The news. Well, I guess it's time to get this published. I've been delaying and not wanting to write the awful news we have to share, but my mom is incredibly lucky to have a supportive community and network of people like you -- and "you" are anxious, curious and wondering.
Hospice is being set up for mom. We will not pursue any further treatments beyond that, and we hope it will align with the need to symptomatically treat the continuing and growing elements of liver failure.
The treatment that mom underwent in October did nothing (except make her more sick), and the cancer continues to grow. Over the past days and weeks, she has declined and we -- and the many healthcare professionals we work with -- agree that it's time to focus on keeping mom comfortable, hydrated and let her live the rest of her life as she wishes.
We are heartbroken.
My brother and I returned home to be with our parents yesterday and have slowly been processing this information and are beginning to set up a new framework to take us forward.
In many ways, we have been preparing for this the past five years. Everyone says they have the opportunity to be ready for the last stage when dealing with a long-term, chronic illness. But they also say that the realities of where you land when things really get bad are always hard to stomach. And, that's where we are.
Right now. Mom has had a good day today, although she's in bed most of it and very tired. She insisted that Thayne and I sit with her last night as she lay wrapped under blankets and listened to our banter. It was nice, and I have been rapidly reminded of what a great cohort we are, the four of us, in our small family unit. We talked about the things we talk about and that's what we're doing moving forward: bringing the banter back, giving her what she needs and listening.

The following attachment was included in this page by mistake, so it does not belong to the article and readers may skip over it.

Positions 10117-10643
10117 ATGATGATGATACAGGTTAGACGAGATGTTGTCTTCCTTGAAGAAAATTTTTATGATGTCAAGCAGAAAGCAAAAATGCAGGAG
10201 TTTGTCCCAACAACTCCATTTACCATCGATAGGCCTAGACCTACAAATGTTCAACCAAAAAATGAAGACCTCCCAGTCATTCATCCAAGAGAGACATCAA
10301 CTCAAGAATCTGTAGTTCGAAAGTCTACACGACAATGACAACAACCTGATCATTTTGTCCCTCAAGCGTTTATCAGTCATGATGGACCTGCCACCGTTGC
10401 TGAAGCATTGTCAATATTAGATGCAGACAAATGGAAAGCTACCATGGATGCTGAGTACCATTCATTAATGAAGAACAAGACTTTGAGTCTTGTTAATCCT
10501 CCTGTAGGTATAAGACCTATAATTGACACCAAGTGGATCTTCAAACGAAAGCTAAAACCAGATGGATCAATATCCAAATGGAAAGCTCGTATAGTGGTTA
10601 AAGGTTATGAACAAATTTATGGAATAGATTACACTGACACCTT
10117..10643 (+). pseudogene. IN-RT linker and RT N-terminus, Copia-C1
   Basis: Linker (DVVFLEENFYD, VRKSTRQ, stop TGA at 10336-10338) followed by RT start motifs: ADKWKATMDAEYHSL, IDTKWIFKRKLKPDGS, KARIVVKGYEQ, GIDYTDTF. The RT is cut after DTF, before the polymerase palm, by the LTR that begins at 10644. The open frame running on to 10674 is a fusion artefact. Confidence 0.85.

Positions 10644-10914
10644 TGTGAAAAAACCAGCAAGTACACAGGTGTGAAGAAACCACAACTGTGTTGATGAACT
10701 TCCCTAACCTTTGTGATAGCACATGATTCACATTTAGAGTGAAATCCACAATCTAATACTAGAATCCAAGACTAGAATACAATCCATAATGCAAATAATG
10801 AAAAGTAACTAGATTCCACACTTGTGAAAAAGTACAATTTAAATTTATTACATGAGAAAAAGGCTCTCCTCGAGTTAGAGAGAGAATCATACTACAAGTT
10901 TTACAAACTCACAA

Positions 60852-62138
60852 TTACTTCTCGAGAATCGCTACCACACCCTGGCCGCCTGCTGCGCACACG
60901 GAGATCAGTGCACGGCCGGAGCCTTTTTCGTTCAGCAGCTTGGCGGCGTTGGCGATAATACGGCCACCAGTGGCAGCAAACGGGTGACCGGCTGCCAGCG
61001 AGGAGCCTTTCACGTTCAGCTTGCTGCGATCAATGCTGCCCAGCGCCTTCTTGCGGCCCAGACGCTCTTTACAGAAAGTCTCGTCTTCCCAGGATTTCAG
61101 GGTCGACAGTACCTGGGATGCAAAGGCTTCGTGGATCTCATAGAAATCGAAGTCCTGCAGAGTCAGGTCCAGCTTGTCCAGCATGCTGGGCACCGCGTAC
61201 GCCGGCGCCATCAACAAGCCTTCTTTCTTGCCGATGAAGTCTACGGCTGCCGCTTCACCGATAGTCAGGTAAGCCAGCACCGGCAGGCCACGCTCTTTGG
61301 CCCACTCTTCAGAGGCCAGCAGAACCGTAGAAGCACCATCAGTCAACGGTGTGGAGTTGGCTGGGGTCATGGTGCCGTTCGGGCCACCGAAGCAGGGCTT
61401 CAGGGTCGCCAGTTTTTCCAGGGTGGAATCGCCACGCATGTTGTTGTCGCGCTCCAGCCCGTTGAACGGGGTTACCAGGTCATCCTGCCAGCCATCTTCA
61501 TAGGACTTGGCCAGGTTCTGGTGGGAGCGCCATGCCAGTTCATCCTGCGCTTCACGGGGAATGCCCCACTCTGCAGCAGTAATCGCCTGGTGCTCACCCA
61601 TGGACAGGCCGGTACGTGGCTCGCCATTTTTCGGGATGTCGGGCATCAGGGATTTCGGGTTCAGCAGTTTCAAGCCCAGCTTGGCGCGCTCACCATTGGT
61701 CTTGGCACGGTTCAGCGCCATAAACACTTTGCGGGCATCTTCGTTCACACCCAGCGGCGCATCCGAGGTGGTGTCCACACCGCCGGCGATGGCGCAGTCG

What can you do? Mom isn't really up for visitors right now, but maybe in the coming days. I know that many of you are at a loss and want to help, but don't know what to do. My recommendation is that you send mom a letter. Tell her why you love her and what an impact she's made on you. I can't keep my phone charged or my email inbox clean from all of the people asking, wanting to know how she is. Don't be afraid of her now. Tell her and do it in a way that allows her to read it or hear it at her leisure. She doesn't have much strength, and talking at length and having people come by takes a toll. We have a core group of people helping us daily and their support is not only needed, but it's imperative to her staying with us.
Please email me directly if you'd like to reach mom, and I promise to respond and figure out a way that you can reach her.